It’s clear from recent comments by regulators and those closely associated with regulators that index providers are going to come under increased scrutiny in the near future. This will partly be in the area of fee charging, but two other areas mentioned most often are in assessing where the responsibility falls for index rebalance / calculation errors, and whether product issuers are absolving themselves of fiduciary responsibility when they use benchmarks – especially custom benchmarks.
The former point seems unlikely to require much deliberation. The concept of each index having an administrator, responsible for ensuring all aspects of index management and calculation, is clearly established in the various benchmarks regulations. No matter who calculates an index, it must be the administrator that carries the ultimate responsibility for errors and the consequences thereof. One assumes there will be an increasing focus on the accuracy of index calculation agents.
Hopefully the latter area can be addressed directly and comprehensively by the index industry, in order to head off regulatory moves in this space. The expressed concern is that by working with an index provider to devise a benchmark, then issuing a product tracking that index, the product issuer no longer holds a meaningful role in ensuring the money invested in that product is being properly invested.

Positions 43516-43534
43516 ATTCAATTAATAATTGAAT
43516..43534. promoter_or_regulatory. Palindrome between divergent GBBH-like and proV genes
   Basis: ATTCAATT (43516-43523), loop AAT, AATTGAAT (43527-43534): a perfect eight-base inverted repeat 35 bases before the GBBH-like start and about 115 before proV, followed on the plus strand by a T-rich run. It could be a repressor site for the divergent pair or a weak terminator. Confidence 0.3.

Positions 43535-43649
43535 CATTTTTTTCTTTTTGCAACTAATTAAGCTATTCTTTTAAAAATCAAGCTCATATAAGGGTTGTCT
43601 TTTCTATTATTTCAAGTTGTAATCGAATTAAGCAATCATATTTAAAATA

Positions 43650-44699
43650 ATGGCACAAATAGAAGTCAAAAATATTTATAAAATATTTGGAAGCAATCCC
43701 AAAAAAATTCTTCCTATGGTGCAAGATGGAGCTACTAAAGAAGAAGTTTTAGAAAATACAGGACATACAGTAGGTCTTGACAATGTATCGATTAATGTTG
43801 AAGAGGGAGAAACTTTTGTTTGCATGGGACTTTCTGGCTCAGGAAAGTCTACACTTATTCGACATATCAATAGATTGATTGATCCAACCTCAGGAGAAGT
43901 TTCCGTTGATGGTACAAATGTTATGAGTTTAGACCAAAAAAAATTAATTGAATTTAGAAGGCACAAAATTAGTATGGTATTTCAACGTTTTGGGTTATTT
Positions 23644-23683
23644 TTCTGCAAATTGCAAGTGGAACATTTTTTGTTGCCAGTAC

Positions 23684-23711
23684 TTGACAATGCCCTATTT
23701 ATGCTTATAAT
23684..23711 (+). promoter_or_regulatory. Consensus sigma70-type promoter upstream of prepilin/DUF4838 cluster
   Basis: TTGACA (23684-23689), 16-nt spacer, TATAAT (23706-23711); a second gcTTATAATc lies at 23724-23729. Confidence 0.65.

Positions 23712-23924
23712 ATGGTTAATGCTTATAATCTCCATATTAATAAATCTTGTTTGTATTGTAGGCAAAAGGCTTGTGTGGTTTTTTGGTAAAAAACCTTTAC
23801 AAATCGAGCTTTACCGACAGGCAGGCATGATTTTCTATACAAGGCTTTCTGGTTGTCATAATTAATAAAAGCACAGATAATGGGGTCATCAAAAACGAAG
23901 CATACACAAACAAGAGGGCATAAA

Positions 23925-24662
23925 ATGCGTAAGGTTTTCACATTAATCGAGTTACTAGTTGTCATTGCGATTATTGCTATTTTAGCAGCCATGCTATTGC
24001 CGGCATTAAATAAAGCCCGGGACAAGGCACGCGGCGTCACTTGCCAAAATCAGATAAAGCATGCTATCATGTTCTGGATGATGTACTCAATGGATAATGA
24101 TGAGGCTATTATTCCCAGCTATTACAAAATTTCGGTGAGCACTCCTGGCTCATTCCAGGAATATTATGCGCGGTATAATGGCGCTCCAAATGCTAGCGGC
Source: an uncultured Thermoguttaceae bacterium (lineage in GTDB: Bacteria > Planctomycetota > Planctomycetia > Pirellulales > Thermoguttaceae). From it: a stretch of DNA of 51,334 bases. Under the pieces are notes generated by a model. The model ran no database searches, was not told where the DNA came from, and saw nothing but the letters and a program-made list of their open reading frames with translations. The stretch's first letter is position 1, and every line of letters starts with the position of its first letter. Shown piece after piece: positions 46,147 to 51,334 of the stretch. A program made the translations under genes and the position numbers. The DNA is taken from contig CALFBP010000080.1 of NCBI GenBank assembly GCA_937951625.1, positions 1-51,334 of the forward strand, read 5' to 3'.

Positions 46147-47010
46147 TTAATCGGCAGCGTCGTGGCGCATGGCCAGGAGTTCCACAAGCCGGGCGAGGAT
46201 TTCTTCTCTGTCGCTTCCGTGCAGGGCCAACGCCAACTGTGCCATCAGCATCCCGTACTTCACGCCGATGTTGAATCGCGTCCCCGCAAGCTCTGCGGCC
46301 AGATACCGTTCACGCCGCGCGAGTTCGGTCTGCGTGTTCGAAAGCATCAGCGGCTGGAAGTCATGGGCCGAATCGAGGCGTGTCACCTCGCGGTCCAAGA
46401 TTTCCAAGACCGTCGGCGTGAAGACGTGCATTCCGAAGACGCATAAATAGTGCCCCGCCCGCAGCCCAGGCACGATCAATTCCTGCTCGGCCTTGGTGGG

It is worth pointing out that this charge is a somewhat contrary one to the position regulators have often taken; which is that independent calculation / administration of indices (as opposed to active management or the use of “in house” indices) – is a positive step that removes many of the conflicts of interest that would otherwise exist within a manager, such as when they have own-account positions in index constituents, and could (in theory) use their control over the index to manipulate the benchmark.
Anyway, we would argue that the base charge – that managers could be outsourcing fiduciary duty – may be true of some, and is a question worthy of consideration. However, where both the manager and the index provider have the appropriate expertise both in the management and governance of indices / index-based products and in their underlying designs, we would suggest it isn’t, at least where the benchmarks regulations apply. These – the EU benchmarks regulation and the incoming UK benchmarks regulation – make clear that the administrator of a benchmark has a duty to ensure the index remains true to the “economic interest”, and that issuers (and any stakeholders) have the power to question whether the benchmark does indeed remain so, through the obligatory published complaints processes that all regulated administrators are required to have. Where the index provider and the product issuer come together to design an index for use within the ambit of the regulations, ensuring that it is fit for the purpose of tracking the performance of the index’ defined “economic interest”, and when they are then willing to clearly stand behind that methodology, then it seems to us that the fiduciary duty – with respect to that fund – has been fulfilled. If regulators feel that the issuer should have an ongoing role, then that can be via the benchmark “oversight function”, in which they could participate, at least in a suitably conflicts-managed way.